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Reviewing Larry Jordan’s “Techniques of Visual Persuasion”

When Larry Jordan asked me if I knew anyone who might like to review his new book, Techniques of Visual Persuasion I immediately volunteered myself. After all who doesn’t want to “Create powerful images that motivate?” Plus, I always feel I can learn more about marketing and motivating people.

The first chapter of the first section – Persuasion Fundamentals – sparked off ideas as I was reading. It seemed like every new topic inspired and idea I could use to improve my marketing.

There is so much good information in the first chapter alone that I’m scheduling time to reread and apply the lessons.

The balance of the first section takes the principles from chapter one and demonstrates how it applies to create persuasive writing, images, fonts and colors. It’s a nice balance between the theoretical challenge and practical application.

The first section was the most valuable for me, because it was the newest material. The book is a nice balance between the techniques of persuasion and the techniques of creating persuasive writing, images and video. A marketer can rely on the practical production techniques, while the visual creator can learn from the techniques of persuasion.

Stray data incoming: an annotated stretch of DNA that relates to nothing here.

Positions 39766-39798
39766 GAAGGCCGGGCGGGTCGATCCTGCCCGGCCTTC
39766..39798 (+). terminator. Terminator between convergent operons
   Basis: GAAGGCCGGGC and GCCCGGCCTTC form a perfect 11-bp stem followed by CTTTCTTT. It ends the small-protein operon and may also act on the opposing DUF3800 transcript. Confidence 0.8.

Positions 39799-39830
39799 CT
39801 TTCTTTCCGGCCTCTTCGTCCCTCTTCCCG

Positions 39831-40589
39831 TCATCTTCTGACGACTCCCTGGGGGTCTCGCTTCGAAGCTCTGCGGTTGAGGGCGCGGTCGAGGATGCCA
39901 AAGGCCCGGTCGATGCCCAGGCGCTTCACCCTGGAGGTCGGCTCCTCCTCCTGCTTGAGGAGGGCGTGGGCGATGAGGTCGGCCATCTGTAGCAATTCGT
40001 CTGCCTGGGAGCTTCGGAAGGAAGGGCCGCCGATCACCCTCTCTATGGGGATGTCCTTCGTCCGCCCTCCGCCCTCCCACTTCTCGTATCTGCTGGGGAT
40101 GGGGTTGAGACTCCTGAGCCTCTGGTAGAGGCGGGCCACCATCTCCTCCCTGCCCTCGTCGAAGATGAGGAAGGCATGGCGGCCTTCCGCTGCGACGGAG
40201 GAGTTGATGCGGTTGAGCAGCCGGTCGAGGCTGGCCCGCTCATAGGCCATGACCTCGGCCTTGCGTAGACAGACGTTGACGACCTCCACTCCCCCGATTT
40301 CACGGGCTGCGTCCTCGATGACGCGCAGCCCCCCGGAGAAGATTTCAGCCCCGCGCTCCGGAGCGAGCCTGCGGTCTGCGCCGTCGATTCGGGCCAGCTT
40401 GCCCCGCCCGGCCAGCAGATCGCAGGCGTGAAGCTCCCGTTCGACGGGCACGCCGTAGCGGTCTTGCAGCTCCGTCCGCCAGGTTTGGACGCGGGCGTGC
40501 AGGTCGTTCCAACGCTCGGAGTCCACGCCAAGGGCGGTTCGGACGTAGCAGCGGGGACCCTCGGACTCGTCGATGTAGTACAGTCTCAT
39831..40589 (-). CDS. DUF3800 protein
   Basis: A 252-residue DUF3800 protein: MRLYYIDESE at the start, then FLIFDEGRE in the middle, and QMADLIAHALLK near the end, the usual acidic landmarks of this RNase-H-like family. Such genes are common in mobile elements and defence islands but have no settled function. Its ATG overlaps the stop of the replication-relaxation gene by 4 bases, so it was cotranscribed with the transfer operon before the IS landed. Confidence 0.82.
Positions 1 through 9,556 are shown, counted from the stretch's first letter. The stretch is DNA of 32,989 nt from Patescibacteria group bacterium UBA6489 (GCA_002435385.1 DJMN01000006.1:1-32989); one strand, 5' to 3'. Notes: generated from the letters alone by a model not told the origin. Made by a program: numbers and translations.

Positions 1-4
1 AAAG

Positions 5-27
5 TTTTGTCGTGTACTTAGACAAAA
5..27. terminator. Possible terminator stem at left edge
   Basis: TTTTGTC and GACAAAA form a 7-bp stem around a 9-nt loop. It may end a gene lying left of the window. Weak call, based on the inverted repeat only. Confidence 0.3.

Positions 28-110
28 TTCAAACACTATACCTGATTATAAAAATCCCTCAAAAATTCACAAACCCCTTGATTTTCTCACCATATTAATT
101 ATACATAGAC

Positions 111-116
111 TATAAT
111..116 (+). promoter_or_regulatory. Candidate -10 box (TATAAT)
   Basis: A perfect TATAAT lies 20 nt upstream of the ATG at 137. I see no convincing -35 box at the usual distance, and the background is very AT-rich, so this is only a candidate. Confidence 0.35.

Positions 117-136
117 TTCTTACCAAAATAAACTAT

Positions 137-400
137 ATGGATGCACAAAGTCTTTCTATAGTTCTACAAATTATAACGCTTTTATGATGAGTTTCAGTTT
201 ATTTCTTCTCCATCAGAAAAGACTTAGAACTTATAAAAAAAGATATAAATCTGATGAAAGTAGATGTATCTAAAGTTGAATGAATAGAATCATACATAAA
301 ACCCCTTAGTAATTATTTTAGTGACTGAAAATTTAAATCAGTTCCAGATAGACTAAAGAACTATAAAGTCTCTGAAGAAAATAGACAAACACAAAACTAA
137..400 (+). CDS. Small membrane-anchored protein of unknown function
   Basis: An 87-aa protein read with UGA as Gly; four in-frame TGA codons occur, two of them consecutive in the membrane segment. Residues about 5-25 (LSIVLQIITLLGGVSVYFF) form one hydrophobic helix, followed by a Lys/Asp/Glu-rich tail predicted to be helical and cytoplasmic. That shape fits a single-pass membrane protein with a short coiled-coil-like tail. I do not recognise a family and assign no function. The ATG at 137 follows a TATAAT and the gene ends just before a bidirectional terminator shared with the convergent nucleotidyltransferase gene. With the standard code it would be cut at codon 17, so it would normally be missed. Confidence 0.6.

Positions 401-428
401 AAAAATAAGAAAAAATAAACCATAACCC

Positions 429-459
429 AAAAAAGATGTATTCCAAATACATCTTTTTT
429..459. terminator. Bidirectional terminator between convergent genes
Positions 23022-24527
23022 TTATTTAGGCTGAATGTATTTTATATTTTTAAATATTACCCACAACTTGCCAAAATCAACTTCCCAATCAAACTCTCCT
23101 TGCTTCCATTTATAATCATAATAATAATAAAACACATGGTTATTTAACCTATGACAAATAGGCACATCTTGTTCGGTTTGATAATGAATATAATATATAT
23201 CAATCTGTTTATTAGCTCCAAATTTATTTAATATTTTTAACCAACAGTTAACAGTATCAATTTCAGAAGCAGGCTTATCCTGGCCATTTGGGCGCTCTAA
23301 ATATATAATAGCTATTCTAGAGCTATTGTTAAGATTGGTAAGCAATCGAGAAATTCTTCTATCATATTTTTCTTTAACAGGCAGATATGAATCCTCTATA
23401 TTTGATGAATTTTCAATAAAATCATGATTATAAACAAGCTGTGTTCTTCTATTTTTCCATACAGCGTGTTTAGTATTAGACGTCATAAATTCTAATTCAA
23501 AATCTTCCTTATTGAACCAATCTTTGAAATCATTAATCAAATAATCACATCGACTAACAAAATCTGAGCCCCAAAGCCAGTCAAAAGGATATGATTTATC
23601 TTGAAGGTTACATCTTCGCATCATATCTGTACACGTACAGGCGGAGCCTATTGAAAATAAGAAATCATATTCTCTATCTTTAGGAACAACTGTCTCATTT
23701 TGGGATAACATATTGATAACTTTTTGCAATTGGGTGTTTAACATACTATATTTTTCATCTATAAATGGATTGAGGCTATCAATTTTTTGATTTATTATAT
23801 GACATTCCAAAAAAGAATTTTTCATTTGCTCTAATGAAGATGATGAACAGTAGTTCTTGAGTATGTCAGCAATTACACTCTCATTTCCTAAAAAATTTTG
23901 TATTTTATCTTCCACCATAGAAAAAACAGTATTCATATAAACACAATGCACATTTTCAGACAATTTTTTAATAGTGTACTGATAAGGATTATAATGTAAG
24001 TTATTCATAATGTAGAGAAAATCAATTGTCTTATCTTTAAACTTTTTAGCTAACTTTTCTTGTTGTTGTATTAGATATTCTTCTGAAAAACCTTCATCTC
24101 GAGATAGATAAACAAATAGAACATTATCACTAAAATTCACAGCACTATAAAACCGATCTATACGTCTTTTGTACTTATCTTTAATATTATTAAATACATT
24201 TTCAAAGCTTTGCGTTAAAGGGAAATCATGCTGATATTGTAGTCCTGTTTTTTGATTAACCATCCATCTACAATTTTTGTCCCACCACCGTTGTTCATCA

In the areas of the book where I have some expertise, it was reassuring that none of the basics had changed! Larry carefully, and methodically, draws the connection between the theory and why (and how) it applies when you pull out the lights and cameras.

With such a visual subject, you would expect a well designed book, and New Riders delivered an all color, very handsome work. The illustrations are spot on and make understanding the “point” comfortable.

An unexpected, and welcome, inclusion is a chapter on Persuasive Presentations. Personal Presenting is a skill I continually strive to improve, so I devoured that chapter and will take a few new skills to my next presentation. (Perhaps Larry can write an extra chapter “Persuasive Zoom Presentations!)

The ‘Persuasive Practice’ for that is Pecha Kucha (or “little talk” in Japanese): a 20 slide, 20 seconds per slide presentation. Taking up the challenge I created a presentation of 20 Lessons from Learning to Sing. (I took up singing as a mature adult about six years ago.) It was an excellent challenge for me. Creating a precise 20 seconds from my verbose starting point was good practice.

The presentation has now become a 20 day series my vocal coach will be publishing later this month.

Techniques of Visual Persuasion is full of useful, practical information that both marketer and creative will find compelling, packaged in an entertaining and easy-to-read format. If you want to improve your persuasion techniques, and who doesn’t, then I thoroughly recommend Techniques of Visual Persuasion.

Disclosure: I asked to review Larry’s book and was provided with a review copy from the publisher. I received no other compensation.